What happens to a country when its money dies?

The road from Beirut to the Roman ruins at Baalbek takes you on the main highway to Damascus, the same route the occupying Syrian army rumbled along, east to west, throughout their 20-year occupation during Lebanon’s civil war.

With a certain cruel symmetry, it is the same road trodden west to east by the desperate refugees escaping the horror of Syria’s own civil war. Lebanon, a country of around 6.8 million, has absorbed about 1.8 million Syrian refugees.

Passing over the Green Line that separated Beirut’s Christians from its Muslims, passing by the brutalist “egg-cinema”, testimony to a time when this city of the early 1970s played host to all sorts of confident experimental architecture, you can travel down to the port, where the world’s largest non-nuclear explosion ever detonated in August 2020, destroying huge swathes of an already pock-marked city.

Black market traders exchange dollars at the crossroads. A little over a year ago, the Lebanese pound traded at 1,500 to the dollar. Last night it was 21,000. People’s salaries have fallen in real terms by over 90 per cent. Most places would throw in the towel. Not here. Not yet anyway.

The road that leads up and over Mount Lebanon travels through a patchwork of different ethnic regions. Christian areas, populated by Greeks and Maronites, are followed by a Druze area towards the top of the mountain, before sweeping down to the Sunni of the Bekaa Valley, the Roman Catholics at Zahle (with more shrines to the Virgin Mary than Knock), and on to Shia territory, past the Palestinians, back to the Sunnis and on again to the Shia, Hezbollah-supporting town of Baalbek and its glorious Roman ruins.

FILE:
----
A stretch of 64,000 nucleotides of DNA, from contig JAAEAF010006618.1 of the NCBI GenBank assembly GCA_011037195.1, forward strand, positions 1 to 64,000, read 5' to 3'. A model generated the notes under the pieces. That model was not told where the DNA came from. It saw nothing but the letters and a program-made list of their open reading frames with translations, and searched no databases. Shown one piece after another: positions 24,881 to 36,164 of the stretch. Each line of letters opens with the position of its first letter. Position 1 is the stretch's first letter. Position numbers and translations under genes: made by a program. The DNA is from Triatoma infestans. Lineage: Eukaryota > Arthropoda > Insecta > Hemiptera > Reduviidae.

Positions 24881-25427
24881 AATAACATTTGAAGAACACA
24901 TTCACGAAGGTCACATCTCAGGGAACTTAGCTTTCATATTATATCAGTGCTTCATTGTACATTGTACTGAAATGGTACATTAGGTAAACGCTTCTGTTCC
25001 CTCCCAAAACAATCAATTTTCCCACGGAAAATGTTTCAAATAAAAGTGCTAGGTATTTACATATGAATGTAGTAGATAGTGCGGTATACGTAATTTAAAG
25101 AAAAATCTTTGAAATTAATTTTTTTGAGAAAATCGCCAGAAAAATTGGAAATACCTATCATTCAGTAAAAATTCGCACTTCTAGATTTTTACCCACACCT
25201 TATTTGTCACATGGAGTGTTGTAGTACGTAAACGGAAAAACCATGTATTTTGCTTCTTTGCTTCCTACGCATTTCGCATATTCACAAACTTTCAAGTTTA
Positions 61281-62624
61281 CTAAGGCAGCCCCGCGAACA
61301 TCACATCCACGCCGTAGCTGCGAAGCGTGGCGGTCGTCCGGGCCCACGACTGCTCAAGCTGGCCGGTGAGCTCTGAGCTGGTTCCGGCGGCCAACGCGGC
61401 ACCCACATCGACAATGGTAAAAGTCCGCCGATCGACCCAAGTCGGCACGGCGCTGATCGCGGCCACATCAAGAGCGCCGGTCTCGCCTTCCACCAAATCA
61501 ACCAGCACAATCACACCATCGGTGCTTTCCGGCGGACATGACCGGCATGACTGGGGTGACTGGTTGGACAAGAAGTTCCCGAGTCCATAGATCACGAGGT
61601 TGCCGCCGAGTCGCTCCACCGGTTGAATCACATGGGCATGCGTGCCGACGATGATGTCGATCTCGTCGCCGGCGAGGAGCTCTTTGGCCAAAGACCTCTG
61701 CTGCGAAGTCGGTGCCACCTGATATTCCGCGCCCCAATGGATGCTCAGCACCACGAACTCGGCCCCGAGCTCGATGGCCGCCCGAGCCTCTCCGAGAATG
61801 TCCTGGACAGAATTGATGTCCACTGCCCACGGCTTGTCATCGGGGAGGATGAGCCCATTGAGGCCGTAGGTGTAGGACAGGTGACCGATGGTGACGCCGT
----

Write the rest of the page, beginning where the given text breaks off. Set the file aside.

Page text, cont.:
Like Belfast, each area, each sectarian zone is distinctly marked by its own flags and posters just in case you need reminding. In Shia areas, Hezbollah’s stronghold, giant posters of Iranian military commander Qasem Soleimani, assassinated by the US last year, beam down at you. Yasser Arafat still adorns Palestinian streets, while the head of the Lebanese army, Joseph Aoun, watches over Maronite villages and Sunni regions boast images of MBS of Saudi Arabia. With friends like that, who needs enemies?

Criss-crossing this tiny country involves a crash-course in national, regional and international politics, interests and alliances.

For the past 50 years, Lebanon has been the fulcrum for proxy wars as the main players cynically move their chess pieces about the assorted ethnic board that is this state.

Against this background, the intermittent cedar-adorned flags of the Republic of Lebanon appear more of a vague aspiration than representing any reality. However, the one place where all the Lebanese converge is in the economy, where the plunging currency tells its own story. They share a currency, an inflation rate and economic fate.

The question is, what happens to a country when money dies?

In the mandarin v merchant debate, my money is on the merchants